It appears that Devon Energy's (NYSE:DVN) management team is on a roll with M&A activity. We previously highlighted the company's acquisition of RimRock in the Williston Basin, which was a good deal financially and operationally for Devon. The bolt-on strategy is a winning strategy in the energy sector and right now Devon certainly appears to have their M&A machine dialed in, with the Validus Energy deal announced this morning as further evidence.
This all cash, $1.8 billion deal is another great bolt-on acquisition for Devon, as Validus actually improves and strengthens the Devon acreage position in Texas's Eagle Ford play. Below is a chart showing how the deal will improve Devon's acreage position based off of some key metrics:
Notice that the company is doubling its net acreage position, getting production with a higher percentage of oil production and nearly doubling production (it must also be pointed out that Devon's management believes that production will increase to 40,000 BOED over the next year). So the takeaway is that Devon, a company which already possesses top-tier assets, just enhanced their asset quality and production in the Eagle Ford while also locking up 350 drilling locations and 150 refrac candidates. Validus Energy's 90% working interest also puts Devon in the driver's seat for the management of this acreage.
There should be considerable cost savings realized on the purchase, with management estimating $50 million in annual cash flow savings through efficiencies/synergies and improvements in operations.
This deal has even more attractive metrics than the RimRock purchase as Devon is paying 2x cash flow and the transaction yields a 30% FCF yield (readers will remember that the RimRock deal was at 2.2x cash flow and a 25% FCF yield). Since the deal is being paid for with cash on hand, the acquisition will be immediately accretive over the first year as measured by all important metrics (Earnings Per Share, Free Cash Flow, Net Asset Value, etc.) and will improve the company's ability to increase the variable rate portion of the quarterly dividend. While this is a decent outflow of the company's cash and will lower its cash position, management was clear that this will not negatively impact Devon's $2 billion share repurchase program and should actually allow management to accelerate the pace of the overall program.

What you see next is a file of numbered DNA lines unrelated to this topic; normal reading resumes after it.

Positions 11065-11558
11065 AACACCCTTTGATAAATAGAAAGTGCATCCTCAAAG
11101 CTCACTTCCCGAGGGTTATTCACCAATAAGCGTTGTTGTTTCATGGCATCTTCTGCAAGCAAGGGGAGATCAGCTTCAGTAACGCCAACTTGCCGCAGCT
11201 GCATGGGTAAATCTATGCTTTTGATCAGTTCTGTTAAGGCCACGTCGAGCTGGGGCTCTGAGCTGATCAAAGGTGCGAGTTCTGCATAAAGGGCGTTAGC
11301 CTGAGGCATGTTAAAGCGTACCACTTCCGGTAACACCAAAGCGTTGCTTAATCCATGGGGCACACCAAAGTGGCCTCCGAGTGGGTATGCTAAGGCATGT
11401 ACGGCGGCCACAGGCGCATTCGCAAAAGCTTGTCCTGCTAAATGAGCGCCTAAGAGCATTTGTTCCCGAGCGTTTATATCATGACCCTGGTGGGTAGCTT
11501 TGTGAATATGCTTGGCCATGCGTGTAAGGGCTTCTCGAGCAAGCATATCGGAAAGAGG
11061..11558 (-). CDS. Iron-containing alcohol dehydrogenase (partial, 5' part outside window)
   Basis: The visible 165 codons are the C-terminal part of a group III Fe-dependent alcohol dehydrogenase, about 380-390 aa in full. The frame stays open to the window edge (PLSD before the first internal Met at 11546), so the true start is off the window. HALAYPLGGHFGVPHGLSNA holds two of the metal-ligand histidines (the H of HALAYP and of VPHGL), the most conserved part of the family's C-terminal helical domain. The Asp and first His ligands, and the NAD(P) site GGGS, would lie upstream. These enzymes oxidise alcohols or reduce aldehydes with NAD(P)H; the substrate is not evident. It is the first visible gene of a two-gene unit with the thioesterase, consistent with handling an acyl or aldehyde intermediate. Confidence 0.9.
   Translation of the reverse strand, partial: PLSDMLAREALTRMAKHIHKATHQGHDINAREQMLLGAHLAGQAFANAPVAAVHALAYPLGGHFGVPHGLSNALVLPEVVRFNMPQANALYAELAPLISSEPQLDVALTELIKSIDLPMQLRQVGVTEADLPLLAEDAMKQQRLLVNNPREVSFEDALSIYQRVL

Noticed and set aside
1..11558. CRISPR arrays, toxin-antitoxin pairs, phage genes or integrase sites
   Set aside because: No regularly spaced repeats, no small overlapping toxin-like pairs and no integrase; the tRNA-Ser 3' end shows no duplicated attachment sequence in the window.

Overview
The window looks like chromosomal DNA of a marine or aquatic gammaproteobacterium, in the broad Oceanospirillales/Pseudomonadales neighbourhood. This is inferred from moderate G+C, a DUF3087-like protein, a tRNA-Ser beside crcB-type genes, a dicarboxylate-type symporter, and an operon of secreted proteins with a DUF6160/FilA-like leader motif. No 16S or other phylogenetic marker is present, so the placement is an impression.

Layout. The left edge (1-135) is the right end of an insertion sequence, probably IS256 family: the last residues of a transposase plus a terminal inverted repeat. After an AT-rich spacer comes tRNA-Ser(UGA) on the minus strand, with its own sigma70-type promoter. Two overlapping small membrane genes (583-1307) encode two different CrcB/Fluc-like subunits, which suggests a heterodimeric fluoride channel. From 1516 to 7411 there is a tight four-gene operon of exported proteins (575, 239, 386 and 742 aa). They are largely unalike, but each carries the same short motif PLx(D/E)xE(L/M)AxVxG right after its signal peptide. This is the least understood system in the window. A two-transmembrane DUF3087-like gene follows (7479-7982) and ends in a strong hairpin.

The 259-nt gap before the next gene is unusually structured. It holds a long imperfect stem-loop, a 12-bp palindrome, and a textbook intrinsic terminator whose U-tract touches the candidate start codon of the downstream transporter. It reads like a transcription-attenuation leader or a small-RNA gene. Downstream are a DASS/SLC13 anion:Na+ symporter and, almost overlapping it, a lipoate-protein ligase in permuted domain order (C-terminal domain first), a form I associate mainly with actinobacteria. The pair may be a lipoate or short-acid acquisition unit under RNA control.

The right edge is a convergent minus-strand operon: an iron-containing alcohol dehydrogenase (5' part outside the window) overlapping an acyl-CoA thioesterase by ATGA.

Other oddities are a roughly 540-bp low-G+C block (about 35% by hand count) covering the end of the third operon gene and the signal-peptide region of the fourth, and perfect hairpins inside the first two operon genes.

The bottom line is that Devon's management is faced with few options to deploy its cash these days since they have already stated that their goal is to essentially maintain production over the long-term with potential incremental growth. Their CapEx program is funded and FCF is healthy, so aside from returning capital to shareholders via share repurchases and increased dividends Devon's management is forced to choose between holding low-yielding cash on the balance sheet (least desirable), continuing to pay down debt (more desirable as the company's weighted average fixed coupon is roughly 5.81%) or find attractive M&A opportunities which can generate significantly more cash flow than the other options for shareholders.
Devon Energy's shares have pulled back from the highs in June, but at current levels certainly appear attractive based on management's dividend policy, CapEx plans and current M&A strategy. It is one thing to talk about making good to great acquisitions, it is an entirely different exercise to actually deliver those M&A transactions for shareholders.
Devon shares are higher on the news, rising almost 5% as we write. That move basically accounts for the balance sheet conversion of low yielding cash to higher yielding production assets, but we think that there will be further room for the stock to increase as investors benefit from the 10% increase in cash flow from the deal and management continues to deliver and execute on their plans to pay down debt and further strengthen the company's ability to generate additional cash flow.
While we still think that this name is a long-term buy, we think that investors might be better served utilizing the options market, via selling puts, to establish a position after this morning's move higher. The August 19, 2022 $55 Puts currently trade with a bid/ask of $0.57/$0.60 - so even after trading costs, one is able to generate a 1% yield, while potentially being able to purchase the stock about 10% lower and before the stock goes ex-dividend. Purchasing the shares outright is a move we cannot argue against, but in the current volatile market the options market does offer some ability to generate income and potentially lock in a lower price for those looking for a pullback.
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Disclosure: I/we have a beneficial long position in the shares of DVN either through stock ownership, options, or other derivatives. I wrote this article myself, and it expresses my own opinions. I am not receiving compensation for it (other than from Seeking Alpha). I have no business relationship with any company whose stock is mentioned in this article.
Additional disclosure: We might add exposure via the options market over the next few days.